Everything you know, and everything you think you know, about the origin of Neil Young’s iconic song ‘Southern Man’ is wrong.
OK, you’re probably right about the meaning, but not about the origin. No way.
You see, the song was quite controversial when it was released. The ill-fated band Lynyrd Skynyrd wrote their hit song ‘Sweet Home Alabama’ in likely direct response to Young’s songs “Southern Man” and “Alabama.” Skynrd made reference to “Southern Man” in the song when they sang, “A southern man don’t need him around anyhow.” It was a whole deal, or so the story goes. Then, as Young got some space and time between himself and the song, he became embarrassed by the song’s “edge, its condescending and accusatory” tone.
So, Neil Young did not like to talk about it.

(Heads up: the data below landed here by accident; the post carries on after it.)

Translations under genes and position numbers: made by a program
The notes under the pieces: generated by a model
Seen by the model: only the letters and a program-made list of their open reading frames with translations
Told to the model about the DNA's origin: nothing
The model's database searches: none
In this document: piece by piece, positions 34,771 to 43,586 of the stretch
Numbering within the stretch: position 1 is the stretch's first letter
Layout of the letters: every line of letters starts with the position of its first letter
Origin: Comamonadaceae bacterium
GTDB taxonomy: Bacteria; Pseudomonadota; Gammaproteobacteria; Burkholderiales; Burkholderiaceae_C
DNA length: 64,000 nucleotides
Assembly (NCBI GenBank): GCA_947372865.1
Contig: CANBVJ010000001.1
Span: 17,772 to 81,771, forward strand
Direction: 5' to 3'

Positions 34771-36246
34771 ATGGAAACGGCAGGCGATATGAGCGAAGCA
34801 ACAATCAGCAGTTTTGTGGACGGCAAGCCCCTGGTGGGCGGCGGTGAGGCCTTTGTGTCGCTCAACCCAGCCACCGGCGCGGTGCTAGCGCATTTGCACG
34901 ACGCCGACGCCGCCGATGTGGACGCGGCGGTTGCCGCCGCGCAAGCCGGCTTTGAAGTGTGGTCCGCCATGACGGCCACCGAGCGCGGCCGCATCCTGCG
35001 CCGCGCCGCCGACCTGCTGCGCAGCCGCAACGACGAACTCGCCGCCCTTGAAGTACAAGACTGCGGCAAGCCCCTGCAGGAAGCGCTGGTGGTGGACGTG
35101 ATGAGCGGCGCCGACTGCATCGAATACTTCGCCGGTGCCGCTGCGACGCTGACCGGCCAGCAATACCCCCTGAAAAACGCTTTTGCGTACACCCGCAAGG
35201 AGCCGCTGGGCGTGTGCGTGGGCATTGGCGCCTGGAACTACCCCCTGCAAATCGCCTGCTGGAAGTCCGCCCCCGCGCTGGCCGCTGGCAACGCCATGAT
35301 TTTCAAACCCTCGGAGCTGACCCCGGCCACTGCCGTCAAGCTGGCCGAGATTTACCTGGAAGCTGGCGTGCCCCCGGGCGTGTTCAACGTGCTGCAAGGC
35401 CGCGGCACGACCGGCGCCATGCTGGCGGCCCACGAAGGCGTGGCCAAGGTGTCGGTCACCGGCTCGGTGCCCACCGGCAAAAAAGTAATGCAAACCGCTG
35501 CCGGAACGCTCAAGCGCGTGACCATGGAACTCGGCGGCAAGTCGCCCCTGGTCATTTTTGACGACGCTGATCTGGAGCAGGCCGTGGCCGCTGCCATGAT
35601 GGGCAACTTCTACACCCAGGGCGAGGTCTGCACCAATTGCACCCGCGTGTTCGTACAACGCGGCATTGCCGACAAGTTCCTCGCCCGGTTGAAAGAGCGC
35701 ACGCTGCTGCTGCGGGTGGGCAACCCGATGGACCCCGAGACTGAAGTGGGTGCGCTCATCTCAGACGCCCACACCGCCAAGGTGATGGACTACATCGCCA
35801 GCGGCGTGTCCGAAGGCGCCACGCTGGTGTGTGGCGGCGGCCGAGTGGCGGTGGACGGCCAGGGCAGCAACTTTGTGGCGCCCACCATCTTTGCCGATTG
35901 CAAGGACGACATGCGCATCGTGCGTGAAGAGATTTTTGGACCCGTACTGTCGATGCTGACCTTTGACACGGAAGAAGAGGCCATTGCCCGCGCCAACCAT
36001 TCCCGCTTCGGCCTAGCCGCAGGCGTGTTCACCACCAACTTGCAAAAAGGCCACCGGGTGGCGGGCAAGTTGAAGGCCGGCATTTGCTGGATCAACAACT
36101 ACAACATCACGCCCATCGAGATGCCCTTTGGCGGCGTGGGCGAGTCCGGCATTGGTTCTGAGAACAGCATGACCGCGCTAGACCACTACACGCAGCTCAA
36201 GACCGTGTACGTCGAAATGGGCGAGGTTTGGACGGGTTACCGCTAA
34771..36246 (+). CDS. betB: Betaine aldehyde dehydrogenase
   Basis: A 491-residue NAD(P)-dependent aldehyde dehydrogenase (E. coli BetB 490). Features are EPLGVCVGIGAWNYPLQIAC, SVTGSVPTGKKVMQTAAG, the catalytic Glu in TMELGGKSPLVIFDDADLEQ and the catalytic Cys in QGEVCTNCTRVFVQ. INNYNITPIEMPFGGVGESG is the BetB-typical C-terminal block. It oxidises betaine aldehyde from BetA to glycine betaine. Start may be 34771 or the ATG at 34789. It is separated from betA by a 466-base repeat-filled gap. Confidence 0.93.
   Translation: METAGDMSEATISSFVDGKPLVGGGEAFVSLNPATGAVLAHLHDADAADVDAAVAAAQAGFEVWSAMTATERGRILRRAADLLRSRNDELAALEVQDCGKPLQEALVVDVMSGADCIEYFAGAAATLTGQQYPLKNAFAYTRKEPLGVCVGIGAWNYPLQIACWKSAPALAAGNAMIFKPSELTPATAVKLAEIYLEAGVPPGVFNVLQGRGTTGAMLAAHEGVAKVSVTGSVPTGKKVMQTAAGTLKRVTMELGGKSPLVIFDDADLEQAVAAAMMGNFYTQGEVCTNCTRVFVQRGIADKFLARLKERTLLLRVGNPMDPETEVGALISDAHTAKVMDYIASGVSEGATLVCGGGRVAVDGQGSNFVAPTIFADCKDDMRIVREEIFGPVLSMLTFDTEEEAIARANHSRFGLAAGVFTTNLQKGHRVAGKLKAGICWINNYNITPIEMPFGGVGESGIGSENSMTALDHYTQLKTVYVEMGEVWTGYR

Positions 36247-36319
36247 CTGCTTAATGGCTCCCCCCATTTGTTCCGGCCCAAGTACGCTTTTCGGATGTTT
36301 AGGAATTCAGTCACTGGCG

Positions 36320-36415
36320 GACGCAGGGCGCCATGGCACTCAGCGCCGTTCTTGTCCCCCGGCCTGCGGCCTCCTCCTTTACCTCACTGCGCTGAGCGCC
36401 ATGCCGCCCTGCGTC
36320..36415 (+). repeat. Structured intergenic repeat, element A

And he didn’t talk about it until he sat down for an interview with the ever-curious Dan Rather, who asked him about the song.
It sems that Young was working, or supposed to be working, in the basement of the home he shared with first wife, Susan Acevedo, when inspiration hit. Immediately, he stopped what he was doing to write down the words that were about to boil over in his brain. There he was scribbling away when Susan came in to check his progress on the basement work he was supposed to be doing. When she caught him writing instead of working she got, well….
Let’s just say she was none too pleased.
Loud words were said. Items were thrown, but the typically folksy, calm Young had to get the song written while it was flowing. So all the intense feelings he was feeling just came right out on the page and burned into the song itself.
“Southern Man” does have a very angry sound, too, and that is definitely related to the subject matter, though the fracas with his wife may have had something to do with it, too.
And now you know.
Check out the interview below.
This article was produced and syndicated by MediaFeed.org.